According to Kiplinger, Louisville is # 9 on the list. Really?
Apparently, this list only takes into account commuting time and costs for drivers and not non-car options. Obviously because Louisville has no commuter or passenger rail system, a weak bus system, and no car sharing service yet (hello, Zipcar!). And Kiplinger obviously was here on a rare day when some portion of Spaghetti Junction wasn’t backed up. And now River Road is closed between 3rd Street and 8th Street because of flooding.
Also, this description:
At the intersection of the Watterson (I-264) and Gene Snyder (I-265) highways, Louisville offers 13 city-owned downtown parking garages and six lots. Commuters can buy monthly parking permits or use prepaid parking meter smart cards, which refund the minutes you don’t use. Commutes are shorter,
congestion is low.
isn’t even accurate. It makes it sound like downtown is at I-264 and I-265, when neither of those even go through downtown. You will end up on 64 or 65, probably both. Are 13 garages and six lots really a good thing? Does this include the new garages being built by the Henry Clay and the Zirmed building? Or the possibility of the Whiskey Row Iron Quarter Parking Lot?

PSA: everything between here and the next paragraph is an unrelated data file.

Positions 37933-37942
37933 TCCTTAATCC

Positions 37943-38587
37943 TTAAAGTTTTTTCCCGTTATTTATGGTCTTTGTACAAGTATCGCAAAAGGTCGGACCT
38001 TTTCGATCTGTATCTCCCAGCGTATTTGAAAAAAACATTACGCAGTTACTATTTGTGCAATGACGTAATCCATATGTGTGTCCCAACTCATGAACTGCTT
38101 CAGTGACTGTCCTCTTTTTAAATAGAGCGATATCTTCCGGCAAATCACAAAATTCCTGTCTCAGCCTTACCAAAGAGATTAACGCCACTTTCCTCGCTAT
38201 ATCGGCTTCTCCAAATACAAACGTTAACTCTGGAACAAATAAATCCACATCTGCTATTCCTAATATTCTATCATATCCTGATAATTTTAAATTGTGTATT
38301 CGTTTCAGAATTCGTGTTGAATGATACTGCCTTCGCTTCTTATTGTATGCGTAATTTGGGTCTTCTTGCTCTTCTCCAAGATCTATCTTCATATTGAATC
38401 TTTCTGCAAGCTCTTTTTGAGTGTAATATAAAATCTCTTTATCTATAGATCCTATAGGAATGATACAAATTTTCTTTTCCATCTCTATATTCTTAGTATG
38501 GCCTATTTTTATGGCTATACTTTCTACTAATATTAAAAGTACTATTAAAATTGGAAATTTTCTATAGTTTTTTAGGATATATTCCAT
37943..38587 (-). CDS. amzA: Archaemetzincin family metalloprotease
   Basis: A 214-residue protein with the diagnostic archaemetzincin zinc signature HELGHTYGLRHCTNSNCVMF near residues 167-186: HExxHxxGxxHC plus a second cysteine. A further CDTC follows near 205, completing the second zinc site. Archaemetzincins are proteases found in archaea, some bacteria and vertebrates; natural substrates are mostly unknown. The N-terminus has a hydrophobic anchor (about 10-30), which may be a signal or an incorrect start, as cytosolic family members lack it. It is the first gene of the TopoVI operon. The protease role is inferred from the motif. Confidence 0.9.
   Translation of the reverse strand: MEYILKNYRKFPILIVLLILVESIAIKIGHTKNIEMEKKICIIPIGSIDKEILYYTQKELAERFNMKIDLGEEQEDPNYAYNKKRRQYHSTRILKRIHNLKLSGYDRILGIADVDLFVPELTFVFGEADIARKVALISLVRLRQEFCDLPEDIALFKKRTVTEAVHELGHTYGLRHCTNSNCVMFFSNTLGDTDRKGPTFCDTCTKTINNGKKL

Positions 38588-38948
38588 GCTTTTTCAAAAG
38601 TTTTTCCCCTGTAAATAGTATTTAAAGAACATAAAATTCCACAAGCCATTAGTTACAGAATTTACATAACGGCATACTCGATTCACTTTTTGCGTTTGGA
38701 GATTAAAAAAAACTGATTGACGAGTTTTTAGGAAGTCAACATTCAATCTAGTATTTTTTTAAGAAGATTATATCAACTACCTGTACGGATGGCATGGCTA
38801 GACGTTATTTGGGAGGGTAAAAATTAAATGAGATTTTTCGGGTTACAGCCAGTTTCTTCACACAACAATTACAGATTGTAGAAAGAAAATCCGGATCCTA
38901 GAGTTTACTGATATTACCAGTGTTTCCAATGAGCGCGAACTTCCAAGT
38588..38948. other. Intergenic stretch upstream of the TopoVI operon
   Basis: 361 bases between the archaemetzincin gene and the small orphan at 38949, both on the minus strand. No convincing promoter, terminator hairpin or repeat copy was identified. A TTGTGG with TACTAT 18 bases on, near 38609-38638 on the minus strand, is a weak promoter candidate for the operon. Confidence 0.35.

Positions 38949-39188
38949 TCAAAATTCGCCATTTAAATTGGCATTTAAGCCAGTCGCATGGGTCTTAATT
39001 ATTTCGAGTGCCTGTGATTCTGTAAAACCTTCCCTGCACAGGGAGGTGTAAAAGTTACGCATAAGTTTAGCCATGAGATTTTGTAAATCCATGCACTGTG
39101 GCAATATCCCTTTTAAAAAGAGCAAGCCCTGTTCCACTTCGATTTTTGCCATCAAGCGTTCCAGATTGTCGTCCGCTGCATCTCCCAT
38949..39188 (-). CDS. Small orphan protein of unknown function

The prepaid parking meter cards are pretty sweet–you also get a discount using those instead of change. But you can still only pay for 2 hours at a time.
One of the things about Louisville is you can drive pretty much anywhere in 20 minutes. Except when it takes an hour because an 18-wheeler overturned at Hospital Corner or there’s a basketball game or a random road closure or construction projects or some combination of the above, plus more.